F. Cuming


May 9, 1807    Having passed the Big Miami, the boundary between Ohio and the territory of Indiana in the night, at seven in the morning we were abreast of Big Bone Lick creek, so called from a skeleton of the mammoth being found here.  This is fifty-nine miles below Cincinnati.  The tiresome sameness of the banks continued until noon when being abreast of one Reamy’s, thirty two miles further, the settlements become thicker on the Kentucky side, and the river assumed a more cheerful appearance.  I observed some farms on the opposite shore of Indiana, at one of which I was informed was a vineyard.   [Thirty miles from Big Bone, which he refers to as “Reamy's” is going to be about 5 miles below Ghent, at what some people have called “Craig's Bar.”]  At three P.P. we stopped at Port William, delightfully situated just above the embouchure of Kentucky river, and which is from eighty to a hundred yards wide.  This is the capital of Gallatin county, and contains twenty-one houses, many of which are brick, but all rather in a state of decay.  The lands appear good, but probably the county is not in sufficient state of improvement to admit of a town here yet.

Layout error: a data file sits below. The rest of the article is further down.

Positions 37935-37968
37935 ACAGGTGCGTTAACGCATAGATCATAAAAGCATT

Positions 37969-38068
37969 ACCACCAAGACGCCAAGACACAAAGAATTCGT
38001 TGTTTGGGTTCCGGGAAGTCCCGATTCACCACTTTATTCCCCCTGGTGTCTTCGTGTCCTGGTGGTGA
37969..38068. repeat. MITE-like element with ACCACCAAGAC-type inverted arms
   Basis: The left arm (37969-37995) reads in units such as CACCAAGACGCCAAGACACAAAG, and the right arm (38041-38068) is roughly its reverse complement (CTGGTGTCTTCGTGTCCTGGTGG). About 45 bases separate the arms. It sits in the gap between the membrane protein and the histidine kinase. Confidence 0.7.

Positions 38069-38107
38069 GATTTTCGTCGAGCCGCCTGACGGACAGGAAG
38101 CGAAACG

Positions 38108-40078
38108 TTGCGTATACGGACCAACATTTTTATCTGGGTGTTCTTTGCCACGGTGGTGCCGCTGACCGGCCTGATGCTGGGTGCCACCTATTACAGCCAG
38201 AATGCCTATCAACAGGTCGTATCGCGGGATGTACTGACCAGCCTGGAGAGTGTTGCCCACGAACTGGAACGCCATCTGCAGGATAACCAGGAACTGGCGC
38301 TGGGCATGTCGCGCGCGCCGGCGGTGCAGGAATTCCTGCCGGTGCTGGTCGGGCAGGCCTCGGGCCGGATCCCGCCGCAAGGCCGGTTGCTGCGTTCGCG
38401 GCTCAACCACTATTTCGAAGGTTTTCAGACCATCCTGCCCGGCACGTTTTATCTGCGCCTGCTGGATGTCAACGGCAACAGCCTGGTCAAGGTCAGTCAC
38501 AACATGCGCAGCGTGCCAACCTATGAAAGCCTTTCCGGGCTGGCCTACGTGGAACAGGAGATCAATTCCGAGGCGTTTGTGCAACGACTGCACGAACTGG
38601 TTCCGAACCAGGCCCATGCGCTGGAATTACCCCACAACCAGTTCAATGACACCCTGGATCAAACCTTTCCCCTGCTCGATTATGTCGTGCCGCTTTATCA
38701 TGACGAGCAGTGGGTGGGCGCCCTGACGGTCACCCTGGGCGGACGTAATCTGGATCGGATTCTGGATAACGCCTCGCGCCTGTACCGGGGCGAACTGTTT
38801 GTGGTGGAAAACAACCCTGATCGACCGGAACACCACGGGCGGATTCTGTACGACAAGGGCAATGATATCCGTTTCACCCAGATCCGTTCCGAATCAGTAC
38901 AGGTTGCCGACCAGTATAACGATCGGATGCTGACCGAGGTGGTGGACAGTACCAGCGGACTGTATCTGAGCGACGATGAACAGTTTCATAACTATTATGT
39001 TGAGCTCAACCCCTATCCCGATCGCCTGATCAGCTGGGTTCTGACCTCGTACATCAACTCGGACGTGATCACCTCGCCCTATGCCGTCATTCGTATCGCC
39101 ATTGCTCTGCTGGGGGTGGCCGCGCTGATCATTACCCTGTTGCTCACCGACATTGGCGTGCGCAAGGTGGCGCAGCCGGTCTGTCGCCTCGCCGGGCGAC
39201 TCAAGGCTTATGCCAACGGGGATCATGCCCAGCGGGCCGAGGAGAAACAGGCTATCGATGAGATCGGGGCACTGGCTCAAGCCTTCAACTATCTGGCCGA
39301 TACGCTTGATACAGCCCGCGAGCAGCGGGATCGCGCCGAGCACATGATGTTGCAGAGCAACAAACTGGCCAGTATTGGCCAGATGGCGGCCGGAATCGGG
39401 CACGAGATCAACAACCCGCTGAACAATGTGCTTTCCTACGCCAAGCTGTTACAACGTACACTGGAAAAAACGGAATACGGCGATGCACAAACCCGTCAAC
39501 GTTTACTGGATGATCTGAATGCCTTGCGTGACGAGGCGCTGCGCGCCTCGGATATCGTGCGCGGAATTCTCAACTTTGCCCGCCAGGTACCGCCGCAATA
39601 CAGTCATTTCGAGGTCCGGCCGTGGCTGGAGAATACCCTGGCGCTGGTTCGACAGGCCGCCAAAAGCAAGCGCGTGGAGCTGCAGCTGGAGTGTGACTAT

These are brief excerpts from F. Cuming’s Sketches of a Tour to the Western Country, published in Pittsburgh in 1810, on his trip, from 1807 to 1809. This section is from 1807. You can find the entire work on line at the Library of Congress’ American Memory Website, here.  It’s in the Travel Narratives Collection.